The usual festive atmosphere at the US Aerospace Industries Association’s (AIA) annual media luncheon in December was infused by a general anxiety about the incoming US presidential administration. Just hours before the luncheon, President-elect Donald Trump caused a media firestorm by suggesting on Twitter that Boeing’s contract to build the next version of Air Force One, the presidential aircraft, be canceled because it was too costly. 

AIA president and CEO David Melcher, asked to react during a press conference, said responding to every Trump tweet might not be the best policy for industry players. “This is a relatively new phenomenon,” he said, referring to a US president-elect having a provocative Twitter feed. “I know that the right answer is not going to be to tweet back.”

But Boeing, aircraft engine manufacturers GE Aviation and Pratt & Whitney and the US airline industry are struggling to determine what the right answer to the Trump years will be. Given his hardline protectionist stance in the US election campaign, the new president presents a great deal of uncertainty for the air transport business, which thrives on global connectivity and open trade.

From Boeing’s lucrative business in China to its sale of aircraft to Iran to US airlines’ new scheduled commercial flights to Cuba, there is a lot of guesswork taking place to determine where the Trump administration will stand. 

And foreign airlines serving the US are casting a guarded eye as well. Will Trump move to overturn Norwegian Air International’s recently approved foreign carrier permit to fly to the US from Ireland? Will he be receptive to US major airlines’ push to restrict Gulf carriers’ access to the US market? Will he rescind the US’s commitment to global environmental pacts, including the aviation emissions agreement recently adopted by ICAO?

Melcher said AIA was “determined to counter anti-trade sentiments that are harming efforts to expand our industry’s trade competitiveness,” adding, “We’ll continue to make a compelling case for positive engagement in global trade.”

Melcher said the incoming administration would have to make a number of decisions about the practical consequences of Trump’s trade rhetoric. For example, Trump has repeatedly knocked US companies that “offshore” manufacturing work. But companies such as Boeing, which has a large customer base in China, plan to conduct some manufacturing work abroad to better serve local customers and to seal important deals that ultimately also secure or create American jobs.

Boeing has entered into an agreement with the Commercial Aircraft Corp. of China (COMAC) to open a joint venture facility in China for interiors completion, painting and delivery of 737 aircraft to Chinese customers. The airframes will still be built in Washington state before being flown to China for the completion work.

Melcher said a “legitimate question that has to be addressed” by the Trump administration is whether manufacturing that is offshored “principally to serve offshore markets is a good thing or a bad thing.”

Boeing’s anxiety goes beyond the Chinese facility, on which construction has not yet started. As president-elect, Trump quickly moved to question key foundations of the overall US-China relationship, including the status of Taiwan and Chinese actions across a number of fronts, particularly regarding trade with the US. If Trump has a falling out with Beijing, could retaliation include canceling massive orders for Boeing commercial aircraft by state-owned Chinese airlines?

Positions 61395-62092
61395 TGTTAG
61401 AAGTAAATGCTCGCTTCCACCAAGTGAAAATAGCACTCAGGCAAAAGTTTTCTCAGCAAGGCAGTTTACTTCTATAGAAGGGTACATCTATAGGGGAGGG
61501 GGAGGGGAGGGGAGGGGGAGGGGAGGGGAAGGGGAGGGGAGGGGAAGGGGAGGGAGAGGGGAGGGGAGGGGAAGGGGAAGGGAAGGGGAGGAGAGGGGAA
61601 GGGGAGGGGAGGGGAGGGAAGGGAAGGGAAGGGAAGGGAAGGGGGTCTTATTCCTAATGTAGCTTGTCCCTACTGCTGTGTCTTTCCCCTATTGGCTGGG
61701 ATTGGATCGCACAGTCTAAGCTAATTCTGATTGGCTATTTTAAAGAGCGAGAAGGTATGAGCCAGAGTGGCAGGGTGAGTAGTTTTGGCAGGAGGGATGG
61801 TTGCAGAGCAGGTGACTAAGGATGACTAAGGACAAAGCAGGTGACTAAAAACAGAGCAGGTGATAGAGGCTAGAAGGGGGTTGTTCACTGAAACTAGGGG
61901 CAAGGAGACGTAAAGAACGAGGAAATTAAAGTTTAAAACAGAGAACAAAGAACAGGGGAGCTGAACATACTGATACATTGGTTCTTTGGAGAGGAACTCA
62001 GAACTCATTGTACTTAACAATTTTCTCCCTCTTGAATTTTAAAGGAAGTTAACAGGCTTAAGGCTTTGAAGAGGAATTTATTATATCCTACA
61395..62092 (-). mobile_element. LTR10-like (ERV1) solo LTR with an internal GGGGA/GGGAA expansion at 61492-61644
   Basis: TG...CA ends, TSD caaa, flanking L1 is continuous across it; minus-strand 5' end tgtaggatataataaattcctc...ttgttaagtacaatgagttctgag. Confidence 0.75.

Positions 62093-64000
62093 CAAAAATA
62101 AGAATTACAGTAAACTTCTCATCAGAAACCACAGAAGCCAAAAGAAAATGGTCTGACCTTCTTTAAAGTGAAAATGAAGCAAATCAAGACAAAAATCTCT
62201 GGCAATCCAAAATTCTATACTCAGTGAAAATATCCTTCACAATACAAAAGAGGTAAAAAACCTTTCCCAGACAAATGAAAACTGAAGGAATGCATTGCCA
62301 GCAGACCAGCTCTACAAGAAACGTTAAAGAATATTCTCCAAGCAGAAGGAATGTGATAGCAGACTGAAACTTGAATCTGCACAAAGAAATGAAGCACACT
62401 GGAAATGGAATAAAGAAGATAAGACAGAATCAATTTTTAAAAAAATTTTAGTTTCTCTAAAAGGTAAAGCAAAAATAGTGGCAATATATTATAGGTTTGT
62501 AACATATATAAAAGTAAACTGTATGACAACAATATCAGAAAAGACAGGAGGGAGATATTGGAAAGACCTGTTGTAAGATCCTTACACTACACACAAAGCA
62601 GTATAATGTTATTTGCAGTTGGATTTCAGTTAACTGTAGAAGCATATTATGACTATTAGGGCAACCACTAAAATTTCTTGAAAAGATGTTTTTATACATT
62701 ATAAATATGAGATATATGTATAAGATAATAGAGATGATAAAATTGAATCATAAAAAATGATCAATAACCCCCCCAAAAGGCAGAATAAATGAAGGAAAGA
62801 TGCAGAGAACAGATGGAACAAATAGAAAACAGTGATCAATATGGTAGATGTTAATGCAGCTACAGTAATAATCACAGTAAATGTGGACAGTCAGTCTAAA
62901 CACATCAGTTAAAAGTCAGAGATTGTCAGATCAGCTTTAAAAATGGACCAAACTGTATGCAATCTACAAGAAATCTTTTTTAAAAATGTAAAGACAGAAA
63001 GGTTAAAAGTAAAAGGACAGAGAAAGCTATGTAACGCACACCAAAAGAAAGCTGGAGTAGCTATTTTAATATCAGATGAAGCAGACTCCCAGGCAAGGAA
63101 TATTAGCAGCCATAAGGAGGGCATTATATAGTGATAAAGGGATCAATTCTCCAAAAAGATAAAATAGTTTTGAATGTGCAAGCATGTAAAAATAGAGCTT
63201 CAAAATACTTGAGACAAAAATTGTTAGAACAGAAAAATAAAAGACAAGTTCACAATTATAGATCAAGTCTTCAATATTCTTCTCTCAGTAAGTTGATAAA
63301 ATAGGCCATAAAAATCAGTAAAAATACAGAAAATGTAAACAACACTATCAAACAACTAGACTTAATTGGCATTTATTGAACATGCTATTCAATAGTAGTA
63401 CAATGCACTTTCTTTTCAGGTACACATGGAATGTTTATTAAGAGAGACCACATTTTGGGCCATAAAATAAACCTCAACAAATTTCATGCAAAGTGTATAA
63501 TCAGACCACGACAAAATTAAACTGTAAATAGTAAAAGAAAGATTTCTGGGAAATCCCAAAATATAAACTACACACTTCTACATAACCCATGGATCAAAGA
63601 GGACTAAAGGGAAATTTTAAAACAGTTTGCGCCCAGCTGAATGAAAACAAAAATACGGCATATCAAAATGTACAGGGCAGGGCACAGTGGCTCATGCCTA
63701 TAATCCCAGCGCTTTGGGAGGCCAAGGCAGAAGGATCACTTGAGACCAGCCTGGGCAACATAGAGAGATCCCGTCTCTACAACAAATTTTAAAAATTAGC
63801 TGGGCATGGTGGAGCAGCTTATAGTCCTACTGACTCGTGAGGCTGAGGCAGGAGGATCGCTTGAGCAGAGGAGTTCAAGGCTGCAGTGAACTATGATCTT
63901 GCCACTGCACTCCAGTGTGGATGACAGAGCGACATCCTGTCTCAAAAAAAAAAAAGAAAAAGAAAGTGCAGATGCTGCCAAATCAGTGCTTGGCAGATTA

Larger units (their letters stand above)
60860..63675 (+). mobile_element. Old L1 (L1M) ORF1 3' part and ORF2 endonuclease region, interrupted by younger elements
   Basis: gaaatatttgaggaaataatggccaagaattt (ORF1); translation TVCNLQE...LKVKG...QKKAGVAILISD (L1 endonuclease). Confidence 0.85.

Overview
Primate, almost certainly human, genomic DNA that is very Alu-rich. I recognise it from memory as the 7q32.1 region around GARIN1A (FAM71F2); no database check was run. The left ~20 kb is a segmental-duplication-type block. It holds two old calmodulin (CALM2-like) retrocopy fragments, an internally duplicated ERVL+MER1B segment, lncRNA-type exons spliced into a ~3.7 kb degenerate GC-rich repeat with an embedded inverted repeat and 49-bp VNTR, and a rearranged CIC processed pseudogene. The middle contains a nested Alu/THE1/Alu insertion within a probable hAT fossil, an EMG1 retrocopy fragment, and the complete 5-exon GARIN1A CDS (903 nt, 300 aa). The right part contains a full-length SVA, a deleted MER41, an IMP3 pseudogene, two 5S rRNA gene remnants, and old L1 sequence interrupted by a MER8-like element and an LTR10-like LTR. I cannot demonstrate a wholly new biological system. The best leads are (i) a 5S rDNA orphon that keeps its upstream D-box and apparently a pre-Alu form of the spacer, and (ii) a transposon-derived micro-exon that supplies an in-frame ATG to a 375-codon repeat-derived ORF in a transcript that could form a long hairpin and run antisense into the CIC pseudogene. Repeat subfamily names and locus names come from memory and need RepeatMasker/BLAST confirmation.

Concern is not limited to China policy. Boeing in December firmed its agreement with Iran Air to sell the carrier 50 737 MAX 8s, 15 777-300ERs and 15 777-9Xs valued at $16.6 billion. But Trump and a number of his surrogates have been critical of the nuclear accord with Iran that made the commercial aircraft deal possible, and it is unclear how the Trump administration will handle fragile relations with Iran. Losing the Iran Air order would not only be a blow to Boeing because it would likely see the business go to Airbus, but the US manufacturer is already planning two production rate cuts to the 777 line in 2017 and can ill-afford further 777 sales setbacks.

“I think everybody is a little bit nervous about what the future holds for” the Boeing-Iran Air contract, Melcher conceded.  

US airlines, for their part, will be watching closely to see what Trump does regarding President Barack Obama’s historic opening to the Cuban market. Trump has spoken skeptically about Obama’s Cuba policy, and the new president will have the power to undo much of what Obama has initiated. American Airlines, Delta Air Lines, United Airlines, JetBlue Airways, Southwest Airlines, Frontier Airlines, Spirit Airlines and Silver Airways all launched flights to Cuba in the second half of 2016, and Alaska Airlines will serve the island nation starting in January. 

But, come Jan. 20, Trump will have the power to cancel the agreement signed in February 2016 by the US and Cuba to restart scheduled flights between the countries. Trump, in fact, has threatened to scuttle the entire US-Cuba reopening “if Cuba is unwilling to make a better deal,” he wrote on Twitter in late November.

The air transport world is waiting to see if President Trump’s tweets and deal-making force turbulent course corrections.